The pandemic has either changed or disrupted everybody’s lives in one way or another.

COVID-19 caused a slow down for meat processing plants, which affected cattle and pork farmers in Siouxland.

“I don’t think that we really grasp how serious it could be until we started getting into, close to the first of April. And then, when it did start happening, it really backed things up. We couldn’t get our, our market hogs processed. We couldn’t get them delivered,” said Bill Tentinger, a pork farmer.

“The supply chain, you know, the livestock was disrupted… We have gotten through the bulk of it now. Personally, I know there are still some people still, still dealing with delays and delivery,” said John Tiedeman, a cattle farmer.

Tiedeman said weathering a storm is part of agriculture and the COVID-19 pandemic is one of those storms.

“We reduced the energy levels in the rations for the cattle, so they don’t go overfat. So, that’s all, all our expense that we beared. It’s an inconvenience, it’s a problem, but we weathered it,” said Tiedeman.

Farmers in the tri-state area are finding ways to keep going during this unprecedented situation, but, for some, survival is a concern.

“We’re really depressed on our prices, [our prices] are really depressed right now. That’s what our biggest concerns right now is, is how can we survive, will we be able to survive… Financially, you know, how long will it take to get caught up?” said Tentinger.

When big meat processing plants such as Tyson Foods and Smithfield temporarily closed due to the coronavirus, smaller meat lockers in Siouxland saw their business boom.

“We’ve been able to get in more cattle for the farmers that were losing everything. Brought in hundreds of pigs but we also, at the same time, turned down thousands of animals that should’ve been able to come into our building due to everybody having to put them down with all the processors being closed,” said Aunbrea Zeleny with Oakland Meat Processing Plant.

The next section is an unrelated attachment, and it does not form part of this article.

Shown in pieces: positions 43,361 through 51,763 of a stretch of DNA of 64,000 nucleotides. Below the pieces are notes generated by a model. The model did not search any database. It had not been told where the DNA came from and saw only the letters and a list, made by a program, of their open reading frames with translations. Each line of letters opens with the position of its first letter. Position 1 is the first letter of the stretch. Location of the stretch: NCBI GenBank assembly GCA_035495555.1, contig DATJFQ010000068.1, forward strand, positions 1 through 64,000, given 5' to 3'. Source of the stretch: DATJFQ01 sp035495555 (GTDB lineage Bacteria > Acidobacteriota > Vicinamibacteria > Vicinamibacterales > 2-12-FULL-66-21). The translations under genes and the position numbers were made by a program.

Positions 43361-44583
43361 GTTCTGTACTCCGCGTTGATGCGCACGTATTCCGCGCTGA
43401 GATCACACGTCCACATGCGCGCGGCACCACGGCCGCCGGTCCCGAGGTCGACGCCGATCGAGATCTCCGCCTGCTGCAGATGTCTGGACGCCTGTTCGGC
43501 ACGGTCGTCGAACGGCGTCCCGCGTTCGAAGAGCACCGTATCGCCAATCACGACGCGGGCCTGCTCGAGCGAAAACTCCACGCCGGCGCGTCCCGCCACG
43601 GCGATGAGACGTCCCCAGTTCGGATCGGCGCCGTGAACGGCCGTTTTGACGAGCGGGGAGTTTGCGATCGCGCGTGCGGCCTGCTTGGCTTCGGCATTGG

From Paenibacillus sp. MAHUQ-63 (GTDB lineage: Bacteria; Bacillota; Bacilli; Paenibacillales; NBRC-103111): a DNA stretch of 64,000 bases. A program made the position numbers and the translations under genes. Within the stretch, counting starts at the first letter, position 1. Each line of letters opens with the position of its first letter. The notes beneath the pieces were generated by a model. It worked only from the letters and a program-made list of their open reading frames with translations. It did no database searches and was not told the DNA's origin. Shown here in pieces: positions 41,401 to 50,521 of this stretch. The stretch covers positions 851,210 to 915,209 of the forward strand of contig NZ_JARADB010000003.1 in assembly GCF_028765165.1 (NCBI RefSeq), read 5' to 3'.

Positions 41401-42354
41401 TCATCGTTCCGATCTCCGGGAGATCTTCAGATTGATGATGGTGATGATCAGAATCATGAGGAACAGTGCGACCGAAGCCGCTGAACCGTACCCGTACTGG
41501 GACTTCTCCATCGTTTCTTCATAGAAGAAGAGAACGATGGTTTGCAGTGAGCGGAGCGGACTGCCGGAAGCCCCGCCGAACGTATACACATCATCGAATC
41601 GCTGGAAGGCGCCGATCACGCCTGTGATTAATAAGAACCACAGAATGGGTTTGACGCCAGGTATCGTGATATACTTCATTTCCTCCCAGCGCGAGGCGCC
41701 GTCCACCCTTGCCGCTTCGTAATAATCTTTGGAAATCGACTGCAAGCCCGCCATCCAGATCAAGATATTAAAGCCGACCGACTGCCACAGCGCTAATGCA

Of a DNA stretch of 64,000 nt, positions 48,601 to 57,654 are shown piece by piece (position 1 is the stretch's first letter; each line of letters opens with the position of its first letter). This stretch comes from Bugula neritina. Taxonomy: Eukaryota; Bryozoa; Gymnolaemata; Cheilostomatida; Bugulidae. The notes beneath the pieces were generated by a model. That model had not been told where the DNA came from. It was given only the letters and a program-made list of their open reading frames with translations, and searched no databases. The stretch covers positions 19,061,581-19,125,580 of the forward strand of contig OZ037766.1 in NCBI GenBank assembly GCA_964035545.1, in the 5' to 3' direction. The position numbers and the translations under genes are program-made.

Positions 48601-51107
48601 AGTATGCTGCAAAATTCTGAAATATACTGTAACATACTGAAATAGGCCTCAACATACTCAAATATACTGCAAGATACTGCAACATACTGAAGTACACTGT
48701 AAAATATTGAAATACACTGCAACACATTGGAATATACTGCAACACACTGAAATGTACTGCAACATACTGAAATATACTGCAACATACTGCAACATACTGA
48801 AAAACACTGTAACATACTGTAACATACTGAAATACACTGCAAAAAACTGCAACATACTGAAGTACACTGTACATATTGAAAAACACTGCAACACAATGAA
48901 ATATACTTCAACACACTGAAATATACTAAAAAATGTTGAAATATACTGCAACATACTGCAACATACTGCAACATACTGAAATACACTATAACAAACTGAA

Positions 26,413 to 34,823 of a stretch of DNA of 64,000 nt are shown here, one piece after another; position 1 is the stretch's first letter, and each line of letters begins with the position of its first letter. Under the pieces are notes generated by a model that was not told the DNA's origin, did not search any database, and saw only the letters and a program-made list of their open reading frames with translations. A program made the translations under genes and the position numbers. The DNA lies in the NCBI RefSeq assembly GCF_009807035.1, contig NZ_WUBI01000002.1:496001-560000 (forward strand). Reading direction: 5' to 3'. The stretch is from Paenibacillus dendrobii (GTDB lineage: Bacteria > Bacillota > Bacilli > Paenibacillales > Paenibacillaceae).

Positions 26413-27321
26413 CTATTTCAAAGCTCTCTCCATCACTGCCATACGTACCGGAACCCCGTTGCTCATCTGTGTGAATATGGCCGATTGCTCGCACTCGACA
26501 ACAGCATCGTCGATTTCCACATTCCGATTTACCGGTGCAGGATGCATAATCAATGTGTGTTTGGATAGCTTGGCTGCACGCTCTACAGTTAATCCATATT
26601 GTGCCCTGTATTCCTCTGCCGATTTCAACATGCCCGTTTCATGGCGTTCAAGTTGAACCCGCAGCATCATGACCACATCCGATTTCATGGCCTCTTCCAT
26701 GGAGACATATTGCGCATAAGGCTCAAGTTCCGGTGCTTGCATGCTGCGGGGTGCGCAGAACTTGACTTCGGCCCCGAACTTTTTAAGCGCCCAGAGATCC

Oakland Meat Processing Plant, in Oakland, Nebraska, is having to schedule farmers six to nine months in advance to get their meat processed. Normally, they schedule six weeks ahead. They are currently booked out to May of 2021 for cattle and January 2021 for pork.

“We’ve been in a chaos. People started calling because they had the animals they could not get rid of out of packing houses, wouldn’t take them. Instead of bringing one animal in at a time, all the neighbors and their friends and everybody wanted a beef or half a beef,” said Doug Klarenbeek, Hudson Meats and Sausage.

Hudson Meats and Sausage is booked for cattle and hogs until August of 2021 and there’s currently a waiting list of about 375 people.

Because of the increased business, Oakland Meat Processing Plant has decided to expand.

“We will be growing another location. It’s something that we gonna have to do. COVID-19 was detrimental to a lot of the community and we’re trying to help everyone as much as we possibly can,” said Zeleny.

Expansion or not, deer season is going be much different this year.

“This is going to be a year where you learn it yourself. We’re not going to be able to fit any carcasses in our coolers because you have to have two separate areas for your deer versus your beef and your pork. We’re full to the max,” said Aunbrea Zeleny, Oakland Meat Processing Plant.